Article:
The first objection, made immediately after plaintiff's counsel asked Mr. Engdahl to forget about the letter, indicated that the state objected to the question unless Mr. Engdahl testified from his recollection rather than directly from the letter. At that point, the trial justice informed Mr. Engdahl that he could use the letter if necessary to refresh his recollection. The trial justice's instruction is consistent with well-settled law controlling the use of a writing to refresh a witness's memory. See State v. Contreras, 105 R.I. 523, 539-40, 253 A.2d 612, 621-22 (1969). No error existed under the circumstances. The second objection appears to be directed against testimony that Mr. Engdahl was about to give rather than the preceding question. We find again no basis for error. The state posed one other objection after the question objected to had been answered. Such an *850 objection was untimely. The state also objects to additional testimony given by Mr. Engdahl when cross-examined by plaintiff after he testified for the state. We do not reach the issue because no objections were made at trial.

The state next argues that the trial justice failed to instruct the jury not to indulge in speculation or conjecture in reaching a determination of whether plaintiff had met his burden of proof on the essential elements of the case. Among other instructions, the state had proffered the following:

"Burden of Proof. The mere happening of an accident does not ordinarily justify the inference that defendant was negligent and that his negligence proximately caused the accident and injuries to plaintiff. The [b]urden is on [p]laintiff to produce competent evidence that defendant was negligent and that its negligence was the proximate cause of the injury. A plaintiff may not rely on conjecture or speculation to establish the essential elements of his case. ([Salk v. Alpine Ski Shop, Inc.,] 115 R.I. 309, [342 A.2d 622])."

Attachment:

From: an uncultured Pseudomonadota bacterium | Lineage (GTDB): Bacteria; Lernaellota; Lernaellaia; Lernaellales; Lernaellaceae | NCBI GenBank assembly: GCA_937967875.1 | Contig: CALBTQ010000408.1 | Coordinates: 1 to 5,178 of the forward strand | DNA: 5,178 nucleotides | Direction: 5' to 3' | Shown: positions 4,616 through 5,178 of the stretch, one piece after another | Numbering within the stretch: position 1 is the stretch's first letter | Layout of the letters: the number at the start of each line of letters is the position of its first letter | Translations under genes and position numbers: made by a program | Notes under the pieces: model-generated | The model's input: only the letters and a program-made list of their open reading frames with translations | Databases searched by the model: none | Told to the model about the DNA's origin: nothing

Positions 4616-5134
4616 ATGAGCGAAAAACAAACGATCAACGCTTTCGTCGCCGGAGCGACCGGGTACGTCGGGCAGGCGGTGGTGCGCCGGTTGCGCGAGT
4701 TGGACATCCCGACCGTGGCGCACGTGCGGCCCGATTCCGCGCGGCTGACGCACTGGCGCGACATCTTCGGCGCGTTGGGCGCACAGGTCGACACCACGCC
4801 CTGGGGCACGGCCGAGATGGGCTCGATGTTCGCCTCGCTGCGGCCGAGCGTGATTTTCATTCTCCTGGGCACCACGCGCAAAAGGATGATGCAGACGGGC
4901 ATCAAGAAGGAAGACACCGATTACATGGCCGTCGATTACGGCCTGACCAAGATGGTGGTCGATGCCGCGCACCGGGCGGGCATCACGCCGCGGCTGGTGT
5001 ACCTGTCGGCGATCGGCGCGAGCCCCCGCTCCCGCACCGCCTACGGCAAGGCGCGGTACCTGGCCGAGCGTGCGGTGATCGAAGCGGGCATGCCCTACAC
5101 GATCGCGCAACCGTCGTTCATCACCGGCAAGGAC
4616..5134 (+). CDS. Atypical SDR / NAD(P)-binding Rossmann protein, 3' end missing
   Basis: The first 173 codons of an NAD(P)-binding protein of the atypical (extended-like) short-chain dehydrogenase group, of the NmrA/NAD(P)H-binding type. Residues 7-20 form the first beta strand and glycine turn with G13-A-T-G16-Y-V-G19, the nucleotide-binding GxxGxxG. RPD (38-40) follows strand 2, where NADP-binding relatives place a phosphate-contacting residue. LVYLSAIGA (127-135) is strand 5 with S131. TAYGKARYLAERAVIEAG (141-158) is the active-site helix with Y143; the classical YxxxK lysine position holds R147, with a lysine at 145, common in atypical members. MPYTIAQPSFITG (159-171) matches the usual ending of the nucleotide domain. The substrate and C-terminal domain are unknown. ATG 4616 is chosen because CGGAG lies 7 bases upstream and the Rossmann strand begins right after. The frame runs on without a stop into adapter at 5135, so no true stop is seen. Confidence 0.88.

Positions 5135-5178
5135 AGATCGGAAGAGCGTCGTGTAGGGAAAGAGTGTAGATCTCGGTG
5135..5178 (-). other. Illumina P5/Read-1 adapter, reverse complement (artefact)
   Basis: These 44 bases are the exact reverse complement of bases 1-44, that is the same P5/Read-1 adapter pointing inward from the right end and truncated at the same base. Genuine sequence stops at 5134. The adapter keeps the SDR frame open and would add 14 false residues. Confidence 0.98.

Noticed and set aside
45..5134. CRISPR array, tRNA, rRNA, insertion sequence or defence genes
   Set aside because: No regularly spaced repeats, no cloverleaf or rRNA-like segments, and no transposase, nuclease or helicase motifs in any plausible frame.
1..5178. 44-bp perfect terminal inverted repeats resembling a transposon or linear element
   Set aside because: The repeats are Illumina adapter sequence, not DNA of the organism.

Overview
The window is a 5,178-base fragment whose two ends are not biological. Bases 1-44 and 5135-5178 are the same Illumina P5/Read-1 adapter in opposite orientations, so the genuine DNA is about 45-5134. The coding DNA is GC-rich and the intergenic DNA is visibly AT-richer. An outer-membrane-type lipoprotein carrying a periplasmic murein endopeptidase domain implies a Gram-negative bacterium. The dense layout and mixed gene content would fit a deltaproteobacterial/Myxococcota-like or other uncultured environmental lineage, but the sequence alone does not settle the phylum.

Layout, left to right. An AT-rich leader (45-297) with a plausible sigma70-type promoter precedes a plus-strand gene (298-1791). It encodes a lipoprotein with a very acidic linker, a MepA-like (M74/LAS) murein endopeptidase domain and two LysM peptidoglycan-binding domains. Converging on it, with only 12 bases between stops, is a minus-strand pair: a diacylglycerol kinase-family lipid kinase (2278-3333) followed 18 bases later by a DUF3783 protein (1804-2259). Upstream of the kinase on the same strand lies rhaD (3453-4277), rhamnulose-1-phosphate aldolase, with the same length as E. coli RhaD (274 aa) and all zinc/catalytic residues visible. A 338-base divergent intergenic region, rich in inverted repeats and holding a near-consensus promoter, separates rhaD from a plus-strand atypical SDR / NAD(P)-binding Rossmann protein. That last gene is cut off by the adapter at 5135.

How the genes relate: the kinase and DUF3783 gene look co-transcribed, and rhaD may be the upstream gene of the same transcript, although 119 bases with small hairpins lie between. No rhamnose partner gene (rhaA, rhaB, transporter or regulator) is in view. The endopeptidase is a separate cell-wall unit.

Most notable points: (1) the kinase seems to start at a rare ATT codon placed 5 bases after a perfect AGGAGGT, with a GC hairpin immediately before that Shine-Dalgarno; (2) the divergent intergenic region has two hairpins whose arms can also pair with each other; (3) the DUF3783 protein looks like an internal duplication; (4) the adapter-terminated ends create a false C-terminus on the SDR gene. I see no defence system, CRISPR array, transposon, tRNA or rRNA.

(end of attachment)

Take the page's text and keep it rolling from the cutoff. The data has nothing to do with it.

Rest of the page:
The trial justice instructed the jury that plaintiff had the burden of proving that the state was negligent and that such negligence was the proximate cause of his injuries. The state objected at the close of the instructions, asserting merely that the instruction quoted above was not read to the jury.

In pertinent part, Rule 51(b) of the Superior Court Rules of Civil Procedure provides that "[n]o party may assign as error the giving or the failure to give an instruction unless he objects thereto * * * stating distinctly the matter to which he objects and the grounds of his objection." We have recently stated that

"This provision is included in the rules in order to afford the trial justice an opportunity to correct his instructions, if necessary, and the objection must be specific enough so that the court's attention is focused on the precise nature of the alleged error. Seabra v. Puritan Life Insurance Co., 117 R.I. 488, 503-04, 369 A.2d 652, 661 (1977)." Johnson v. Palange, R.I., 406 A.2d 360, 366 (1979).

The admonition to refrain from conjecture and speculation in the state's request was not, in the context of the entire request, an obvious ground of objection. We therefore conclude that the state failed to alert the trial justice with sufficient specificity that it was requesting him to instruct the jury not to engage in conjecture for us to assign his failure to do so as error on review. Halpert v. Rosenthal, 107 R.I. 406, 418, 267 A.2d 730, 736 (1970).

The plaintiff raises a final issue pertaining to the order granting a new trial. We conclude there is no merit in the plaintiff's contentions.

The parties' cross-appeals are denied, and the case is remanded to the Superior Court for further proceedings consistent with this opinion.